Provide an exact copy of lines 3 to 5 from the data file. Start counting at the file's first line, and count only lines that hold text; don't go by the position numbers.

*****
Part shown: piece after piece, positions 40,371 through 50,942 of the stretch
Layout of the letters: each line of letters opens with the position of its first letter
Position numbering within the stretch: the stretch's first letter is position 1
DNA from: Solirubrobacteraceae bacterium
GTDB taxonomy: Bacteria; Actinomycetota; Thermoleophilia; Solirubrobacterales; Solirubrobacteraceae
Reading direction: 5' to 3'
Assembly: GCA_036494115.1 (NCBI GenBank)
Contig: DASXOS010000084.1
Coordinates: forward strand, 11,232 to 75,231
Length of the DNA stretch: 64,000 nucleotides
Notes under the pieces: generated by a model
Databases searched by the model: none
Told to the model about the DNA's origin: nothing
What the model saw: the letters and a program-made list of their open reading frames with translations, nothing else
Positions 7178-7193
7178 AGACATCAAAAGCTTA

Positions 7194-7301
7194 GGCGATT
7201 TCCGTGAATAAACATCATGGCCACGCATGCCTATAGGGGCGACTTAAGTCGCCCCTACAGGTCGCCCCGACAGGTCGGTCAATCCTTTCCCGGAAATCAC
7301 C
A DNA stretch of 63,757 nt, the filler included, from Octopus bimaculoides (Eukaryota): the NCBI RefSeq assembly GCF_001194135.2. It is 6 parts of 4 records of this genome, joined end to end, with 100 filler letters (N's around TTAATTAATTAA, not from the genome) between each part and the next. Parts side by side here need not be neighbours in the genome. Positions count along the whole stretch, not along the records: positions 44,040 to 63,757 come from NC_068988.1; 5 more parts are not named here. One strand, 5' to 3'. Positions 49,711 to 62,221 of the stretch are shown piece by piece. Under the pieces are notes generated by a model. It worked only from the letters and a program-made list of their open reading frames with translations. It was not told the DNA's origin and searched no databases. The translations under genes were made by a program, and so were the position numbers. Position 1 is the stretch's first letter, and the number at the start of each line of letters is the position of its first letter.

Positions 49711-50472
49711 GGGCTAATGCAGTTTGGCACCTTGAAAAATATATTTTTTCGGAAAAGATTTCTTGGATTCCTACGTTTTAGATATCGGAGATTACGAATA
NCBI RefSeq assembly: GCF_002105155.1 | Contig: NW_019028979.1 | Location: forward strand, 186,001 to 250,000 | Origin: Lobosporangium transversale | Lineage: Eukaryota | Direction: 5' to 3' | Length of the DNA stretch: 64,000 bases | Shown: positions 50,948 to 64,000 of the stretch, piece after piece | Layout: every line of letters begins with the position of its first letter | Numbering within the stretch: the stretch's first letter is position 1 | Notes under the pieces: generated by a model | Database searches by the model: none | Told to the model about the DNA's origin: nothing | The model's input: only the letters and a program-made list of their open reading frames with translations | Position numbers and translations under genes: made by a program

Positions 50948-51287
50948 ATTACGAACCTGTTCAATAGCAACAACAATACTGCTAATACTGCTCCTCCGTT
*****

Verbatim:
Position numbering within the stretch: the stretch's first letter is position 1
DNA from: Solirubrobacteraceae bacterium
GTDB taxonomy: Bacteria; Actinomycetota; Thermoleophilia; Solirubrobacterales; Solirubrobacteraceae